Cooking-oil-fumes containing toxic components may induce reactive oxygen species (ROS) to oxidize macromolecules and lead to acute lung injury. Our previous study showed that a decaffineated green tea extract containing (+)-catechin, (-)-epicatechin, (+)-gallocatechin, (-)-epigallocatechin, (-)-epicatechin gallate, and (-)-epigallocatechin gallate can inhibit oxidation, inflammation, and apoptosis. We determined whether the catechins supplement may reduce cooking-oil-fumes-induced acute lung injury in rat. In the urethane-anesthetized Wistar rat subjected to 30-120 min of cooking-oil-fumes exposure, blood ROS significantly increased in the recovery stage. After 30-min cooking-oil-fumes exposure, the enhanced blood ROS level further increased in a time-dependent manner during the recovery stage (321 ± 69 counts/10 s after 1 h, 540 ± 89 counts/10 s after 2 h, and 873 ± 112 counts/10 s after 4 h). Four hours after 30-min cooking-oil-fumes exposure, lung lavage neutrophils and ROS as well as lung tissue dityrosine and 4-hydroxy-2-nonenal increased significantly. Two weeks of catechins supplememnt significantly reduced the enhanced lavage ROS, lung dityrosine and 4-hydroxy-2-nonenal level. Cooking-oil-fumes-induced oxidative stress decreased lung Bcl-2/Bax ratio and HSP70 expression, but catechins treatment preserved the downregulation of Bcl-2/Bax ratio and HSP70 expression. We conclude that catechins supplement attenuates cooking-oil-fumes-induced acute lung injury via the preservation of oil-smoke induced downregulation of antioxidant, antiapoptosis, and chaperone protein expression.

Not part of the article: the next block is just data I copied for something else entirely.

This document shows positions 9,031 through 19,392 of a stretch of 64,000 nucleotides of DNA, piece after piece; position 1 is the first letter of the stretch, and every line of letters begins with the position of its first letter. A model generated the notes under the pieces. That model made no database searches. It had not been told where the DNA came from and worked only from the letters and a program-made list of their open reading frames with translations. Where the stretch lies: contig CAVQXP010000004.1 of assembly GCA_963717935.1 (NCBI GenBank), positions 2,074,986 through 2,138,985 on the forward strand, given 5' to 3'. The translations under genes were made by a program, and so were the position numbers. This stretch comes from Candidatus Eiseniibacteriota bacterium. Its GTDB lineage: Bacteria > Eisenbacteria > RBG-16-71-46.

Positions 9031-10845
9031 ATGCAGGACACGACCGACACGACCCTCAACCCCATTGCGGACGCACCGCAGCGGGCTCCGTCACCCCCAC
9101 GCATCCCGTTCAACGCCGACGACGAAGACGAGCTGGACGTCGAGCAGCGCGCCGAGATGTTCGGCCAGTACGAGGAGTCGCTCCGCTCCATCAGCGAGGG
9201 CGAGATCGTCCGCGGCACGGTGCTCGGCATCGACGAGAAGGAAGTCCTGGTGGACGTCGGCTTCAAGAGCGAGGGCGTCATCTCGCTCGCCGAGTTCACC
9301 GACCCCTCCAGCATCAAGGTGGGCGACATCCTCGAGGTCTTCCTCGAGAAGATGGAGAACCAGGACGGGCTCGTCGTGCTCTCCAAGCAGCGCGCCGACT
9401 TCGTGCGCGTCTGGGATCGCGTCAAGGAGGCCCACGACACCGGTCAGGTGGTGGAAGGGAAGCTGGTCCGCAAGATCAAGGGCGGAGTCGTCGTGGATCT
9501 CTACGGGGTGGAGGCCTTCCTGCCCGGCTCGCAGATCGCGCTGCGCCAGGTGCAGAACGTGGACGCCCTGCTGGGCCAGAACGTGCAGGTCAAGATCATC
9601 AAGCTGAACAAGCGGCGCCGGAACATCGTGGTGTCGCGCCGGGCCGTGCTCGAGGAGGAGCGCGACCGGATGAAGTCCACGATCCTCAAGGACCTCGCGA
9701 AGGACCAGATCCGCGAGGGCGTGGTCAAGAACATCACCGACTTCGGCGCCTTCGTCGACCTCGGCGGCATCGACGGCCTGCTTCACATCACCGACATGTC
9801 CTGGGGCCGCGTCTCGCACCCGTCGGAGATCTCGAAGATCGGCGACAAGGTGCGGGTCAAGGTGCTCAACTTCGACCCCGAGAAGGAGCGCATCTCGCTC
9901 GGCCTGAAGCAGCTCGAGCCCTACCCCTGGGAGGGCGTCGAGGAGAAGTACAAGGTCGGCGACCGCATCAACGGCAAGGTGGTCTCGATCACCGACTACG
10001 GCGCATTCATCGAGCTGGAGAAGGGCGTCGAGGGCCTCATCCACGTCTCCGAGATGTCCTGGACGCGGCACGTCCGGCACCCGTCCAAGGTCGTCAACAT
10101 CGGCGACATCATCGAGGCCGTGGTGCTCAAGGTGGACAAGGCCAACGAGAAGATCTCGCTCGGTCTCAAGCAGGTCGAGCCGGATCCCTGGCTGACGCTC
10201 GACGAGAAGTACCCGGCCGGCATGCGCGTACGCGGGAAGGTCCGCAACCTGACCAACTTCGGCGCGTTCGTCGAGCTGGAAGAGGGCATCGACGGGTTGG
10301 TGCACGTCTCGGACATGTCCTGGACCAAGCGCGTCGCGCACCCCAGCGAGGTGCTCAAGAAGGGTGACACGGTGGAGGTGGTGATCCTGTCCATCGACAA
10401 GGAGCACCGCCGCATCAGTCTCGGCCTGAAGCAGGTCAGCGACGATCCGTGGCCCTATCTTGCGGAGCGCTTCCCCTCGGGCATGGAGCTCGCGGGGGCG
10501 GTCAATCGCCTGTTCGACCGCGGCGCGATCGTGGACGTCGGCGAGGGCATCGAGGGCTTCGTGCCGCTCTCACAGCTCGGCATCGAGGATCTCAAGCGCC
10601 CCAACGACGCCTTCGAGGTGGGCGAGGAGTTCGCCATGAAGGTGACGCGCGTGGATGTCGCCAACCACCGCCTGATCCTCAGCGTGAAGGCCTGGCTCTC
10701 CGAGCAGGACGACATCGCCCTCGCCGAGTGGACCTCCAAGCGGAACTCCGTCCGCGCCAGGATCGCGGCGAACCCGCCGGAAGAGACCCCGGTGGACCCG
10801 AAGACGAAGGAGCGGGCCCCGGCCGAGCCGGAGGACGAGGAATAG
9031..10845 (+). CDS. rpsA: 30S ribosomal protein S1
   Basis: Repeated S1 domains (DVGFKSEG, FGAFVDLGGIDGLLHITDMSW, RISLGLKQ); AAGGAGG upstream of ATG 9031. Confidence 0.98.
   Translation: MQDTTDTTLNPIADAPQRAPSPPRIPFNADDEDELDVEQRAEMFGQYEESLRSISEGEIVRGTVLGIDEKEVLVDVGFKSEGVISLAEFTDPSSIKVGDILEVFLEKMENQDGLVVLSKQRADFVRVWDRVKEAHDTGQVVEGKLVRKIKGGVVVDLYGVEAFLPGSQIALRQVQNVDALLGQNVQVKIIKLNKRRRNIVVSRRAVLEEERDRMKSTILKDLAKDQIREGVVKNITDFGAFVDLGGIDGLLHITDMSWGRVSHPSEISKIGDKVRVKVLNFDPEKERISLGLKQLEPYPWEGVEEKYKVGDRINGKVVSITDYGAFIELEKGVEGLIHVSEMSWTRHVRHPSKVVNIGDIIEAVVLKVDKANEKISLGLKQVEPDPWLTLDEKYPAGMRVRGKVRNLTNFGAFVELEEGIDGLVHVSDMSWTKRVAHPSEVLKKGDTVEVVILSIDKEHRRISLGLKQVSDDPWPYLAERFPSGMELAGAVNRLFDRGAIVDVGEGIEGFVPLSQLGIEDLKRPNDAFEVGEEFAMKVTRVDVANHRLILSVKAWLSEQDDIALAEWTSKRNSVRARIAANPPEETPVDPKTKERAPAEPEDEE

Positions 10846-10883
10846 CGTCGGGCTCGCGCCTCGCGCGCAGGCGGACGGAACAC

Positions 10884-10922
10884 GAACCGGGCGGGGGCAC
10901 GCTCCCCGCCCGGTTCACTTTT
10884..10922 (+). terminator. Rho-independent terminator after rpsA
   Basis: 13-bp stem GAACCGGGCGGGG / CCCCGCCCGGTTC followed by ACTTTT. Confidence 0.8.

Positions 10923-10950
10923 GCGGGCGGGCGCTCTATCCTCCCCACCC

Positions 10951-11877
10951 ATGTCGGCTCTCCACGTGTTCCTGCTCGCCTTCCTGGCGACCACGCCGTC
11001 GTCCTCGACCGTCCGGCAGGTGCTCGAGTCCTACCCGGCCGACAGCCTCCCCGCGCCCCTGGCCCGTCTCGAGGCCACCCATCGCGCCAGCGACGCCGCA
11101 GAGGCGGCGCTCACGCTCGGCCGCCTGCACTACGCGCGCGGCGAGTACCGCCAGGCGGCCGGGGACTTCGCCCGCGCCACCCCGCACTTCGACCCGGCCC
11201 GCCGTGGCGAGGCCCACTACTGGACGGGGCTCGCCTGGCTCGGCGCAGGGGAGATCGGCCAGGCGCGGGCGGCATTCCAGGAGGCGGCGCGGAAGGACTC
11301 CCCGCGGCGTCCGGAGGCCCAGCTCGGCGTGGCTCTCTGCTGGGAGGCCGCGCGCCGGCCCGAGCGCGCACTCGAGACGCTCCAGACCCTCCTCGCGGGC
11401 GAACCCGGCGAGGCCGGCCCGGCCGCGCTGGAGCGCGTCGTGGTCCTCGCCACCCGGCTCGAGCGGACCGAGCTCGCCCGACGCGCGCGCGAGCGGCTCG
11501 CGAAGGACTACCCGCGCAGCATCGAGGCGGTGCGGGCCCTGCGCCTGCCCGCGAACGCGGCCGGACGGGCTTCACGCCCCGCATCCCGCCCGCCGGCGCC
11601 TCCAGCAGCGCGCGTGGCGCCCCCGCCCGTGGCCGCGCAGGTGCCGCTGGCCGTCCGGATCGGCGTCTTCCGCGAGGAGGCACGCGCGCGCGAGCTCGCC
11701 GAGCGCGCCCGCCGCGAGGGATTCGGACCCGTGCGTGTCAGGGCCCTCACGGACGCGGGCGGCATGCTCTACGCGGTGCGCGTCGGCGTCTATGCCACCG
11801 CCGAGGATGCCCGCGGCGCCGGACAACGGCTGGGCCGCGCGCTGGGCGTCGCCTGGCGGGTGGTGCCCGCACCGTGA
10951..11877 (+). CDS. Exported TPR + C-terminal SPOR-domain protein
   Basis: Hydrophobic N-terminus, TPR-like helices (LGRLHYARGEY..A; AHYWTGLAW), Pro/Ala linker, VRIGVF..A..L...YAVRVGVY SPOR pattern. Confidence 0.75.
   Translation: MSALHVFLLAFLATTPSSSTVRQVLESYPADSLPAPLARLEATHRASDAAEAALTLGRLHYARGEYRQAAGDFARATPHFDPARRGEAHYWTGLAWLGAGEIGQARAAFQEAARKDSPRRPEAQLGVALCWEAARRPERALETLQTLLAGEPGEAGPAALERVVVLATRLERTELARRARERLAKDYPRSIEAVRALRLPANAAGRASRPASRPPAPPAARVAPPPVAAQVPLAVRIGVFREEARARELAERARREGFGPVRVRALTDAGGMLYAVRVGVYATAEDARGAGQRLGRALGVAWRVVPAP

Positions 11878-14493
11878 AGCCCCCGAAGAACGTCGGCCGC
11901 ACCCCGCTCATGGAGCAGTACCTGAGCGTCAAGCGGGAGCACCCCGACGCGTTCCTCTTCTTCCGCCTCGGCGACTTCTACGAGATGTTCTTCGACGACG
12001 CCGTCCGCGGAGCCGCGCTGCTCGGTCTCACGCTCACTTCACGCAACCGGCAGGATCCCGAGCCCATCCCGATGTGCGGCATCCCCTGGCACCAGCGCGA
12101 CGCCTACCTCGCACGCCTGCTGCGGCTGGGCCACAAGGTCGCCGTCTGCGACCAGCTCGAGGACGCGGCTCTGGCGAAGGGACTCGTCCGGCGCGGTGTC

ASJC Scopus subject areas
- Physiology (medical)